Friday, December 28, 2012

Its Not in My Chart or my Declaration of Independence

The following document is something that I got from a great friend. He gave the bare bones and I filled it in with information that I think is important. The information below is intensely personal and real. It was written over the course of 2.5 years and contains a lot of information that is not public knowledge; until now. Comments are always appreciated but please be gentle with my life. Please feel free to take components of this and make it your own. Parents reading this, consider creating something smaller and similar for your child. It can be as simple as your child's likes and dislikes. Whatever you think physicians, nurses, respiratory therapists, other therapists, etc need to know that isn't in a medical chart.
When you come into my hospital room, you need to know the facts of my life, that there is information not contained in my hospital chart. My chart is important, for my medical history, but is missing some extremely important information that you need to have, preferably before you come into my hospital room. 

Here Is Some Of What You Need To Know:
I am a designer; I design websites, T-shirts, and produce videos 
I am the president of an organization dedicated to sending blankets to others living with SMA from across the world
I love life, country music, my friends, butterflies, mismatched socks, my Kindle, comedies, helping others, talking, Italian food, and shoelaces
I have been a member of the online SMA Community since I was 12 years old and dedicate my free time to “my” kids (other individuals living with SMA)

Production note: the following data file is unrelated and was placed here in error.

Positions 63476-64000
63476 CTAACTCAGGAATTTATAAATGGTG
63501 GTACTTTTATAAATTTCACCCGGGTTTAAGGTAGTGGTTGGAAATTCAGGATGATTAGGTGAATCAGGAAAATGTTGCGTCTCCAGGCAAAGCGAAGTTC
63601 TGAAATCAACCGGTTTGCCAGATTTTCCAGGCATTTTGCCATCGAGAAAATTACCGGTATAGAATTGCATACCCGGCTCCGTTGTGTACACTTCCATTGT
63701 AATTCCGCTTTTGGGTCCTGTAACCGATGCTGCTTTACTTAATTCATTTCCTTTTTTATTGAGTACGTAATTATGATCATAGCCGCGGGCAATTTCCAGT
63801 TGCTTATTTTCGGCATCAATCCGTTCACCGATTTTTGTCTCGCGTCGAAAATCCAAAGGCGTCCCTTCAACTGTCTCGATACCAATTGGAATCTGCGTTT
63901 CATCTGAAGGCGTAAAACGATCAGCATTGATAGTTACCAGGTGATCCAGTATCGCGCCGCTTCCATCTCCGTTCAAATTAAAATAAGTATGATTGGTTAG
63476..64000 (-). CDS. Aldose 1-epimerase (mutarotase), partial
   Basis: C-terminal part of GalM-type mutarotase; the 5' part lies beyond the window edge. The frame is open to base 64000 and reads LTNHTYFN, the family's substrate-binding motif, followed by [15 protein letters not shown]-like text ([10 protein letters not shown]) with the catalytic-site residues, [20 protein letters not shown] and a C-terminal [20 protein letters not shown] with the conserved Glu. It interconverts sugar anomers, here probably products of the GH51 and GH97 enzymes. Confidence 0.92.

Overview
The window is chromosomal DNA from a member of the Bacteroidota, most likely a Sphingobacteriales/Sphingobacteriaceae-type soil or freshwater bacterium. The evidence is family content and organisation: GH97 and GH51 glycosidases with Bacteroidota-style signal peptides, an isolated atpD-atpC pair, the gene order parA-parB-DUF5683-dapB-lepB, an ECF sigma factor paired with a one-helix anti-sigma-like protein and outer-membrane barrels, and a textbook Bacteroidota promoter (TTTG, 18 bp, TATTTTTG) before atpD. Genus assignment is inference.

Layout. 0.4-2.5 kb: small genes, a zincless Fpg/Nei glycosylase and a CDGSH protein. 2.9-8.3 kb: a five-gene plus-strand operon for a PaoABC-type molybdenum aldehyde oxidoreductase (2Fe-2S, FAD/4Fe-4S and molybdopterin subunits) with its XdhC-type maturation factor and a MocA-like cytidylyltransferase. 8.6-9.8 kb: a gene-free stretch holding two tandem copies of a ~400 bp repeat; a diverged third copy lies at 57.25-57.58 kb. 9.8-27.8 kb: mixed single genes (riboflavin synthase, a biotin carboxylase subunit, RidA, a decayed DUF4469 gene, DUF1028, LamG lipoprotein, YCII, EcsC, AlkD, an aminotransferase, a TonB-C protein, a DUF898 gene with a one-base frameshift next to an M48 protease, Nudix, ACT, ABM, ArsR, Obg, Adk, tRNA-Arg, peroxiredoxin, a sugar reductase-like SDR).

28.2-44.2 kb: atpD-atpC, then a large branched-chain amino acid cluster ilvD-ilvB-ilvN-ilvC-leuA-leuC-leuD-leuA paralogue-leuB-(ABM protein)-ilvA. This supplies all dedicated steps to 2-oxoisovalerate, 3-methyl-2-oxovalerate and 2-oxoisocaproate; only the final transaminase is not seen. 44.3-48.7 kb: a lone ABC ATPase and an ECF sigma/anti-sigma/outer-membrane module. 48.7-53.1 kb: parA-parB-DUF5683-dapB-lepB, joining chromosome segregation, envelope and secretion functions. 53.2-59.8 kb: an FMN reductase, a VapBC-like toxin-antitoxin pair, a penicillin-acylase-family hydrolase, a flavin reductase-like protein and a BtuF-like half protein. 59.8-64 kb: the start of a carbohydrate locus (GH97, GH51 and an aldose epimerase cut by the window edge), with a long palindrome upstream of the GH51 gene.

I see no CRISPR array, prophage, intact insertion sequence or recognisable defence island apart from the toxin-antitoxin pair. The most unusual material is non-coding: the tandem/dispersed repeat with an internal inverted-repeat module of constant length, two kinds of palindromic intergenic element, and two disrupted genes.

I have limitless amount of memory and, if you take the time to get to know me, I will remember everything you say about yourself 
My best friends are people just like me. We have a plethora of abilities and likes, we agree and disagree, and have humor to match our life experiences – ever changing and impossible to predict. 

When You Come Into My Room, You Need To Know the Losses of My Life

No, I can’t walk but I can feel everything, hear everything, and see everything. My inability to walk does not correlate to my ability to think and feel. I’m almost 25, not 5, so talk to me like you would one of your friends or relatives, not a small child. 
I lost my mother and sister at very young age. I like talking about them and their impact on my life. 
Despite being hospitalized numerous times throughout my life, I don’t enjoy being in the hospital. It is a necessary “evil” in my life.
I am chronically ill, and am seeking a life that is not just tolerable but enjoyable. I seek a quality of life not necessarily a quantity of days. "I would rather have had 30 seconds of wonderful, than a lifetime of nothing special.”
Even though I'm almost 25, I sleep with at least 6 stuffed animals every night. I like to say they are for positioning purposes but they are also a great comfort in the hospital when I’m surrounded by unfamiliar objects and people.  

When You Come Into My Room, You Need To Know My Body

I know my body. I know what is happening in my body and I can usually tell you what you want to know. I’m extremely aware of what is happening inside me. I know when something just isn’t right, even before it shows up in my blood or on an x-ray.
I’m a night owl. I usually stay up until at least midnight and would sleep until noon if allowed. I don’t generally wake up in the night unless I’m in pain. 
I have a high tolerance for pain and don’t generally complain about the pain. This does not mean that I don’t experience pain, I just don’t express it.
I don’t like the vent being disconnected without warning. Warn me, even in the middle of the night, if you must disconnect me. Think about it; what if someone plugged your nose without warning you? 
I take more than 10 medications every day. I know what they are supposed to look like and how much should be in each syringe. If it doesn’t look like my medication, I will question you.
I hate doctors who confer outside of my room; I worry that they are talking about me in a context they cannot talk about in my presence. I know more about myself than any doctor ever will so talk to me, about me. Nothing about me without me.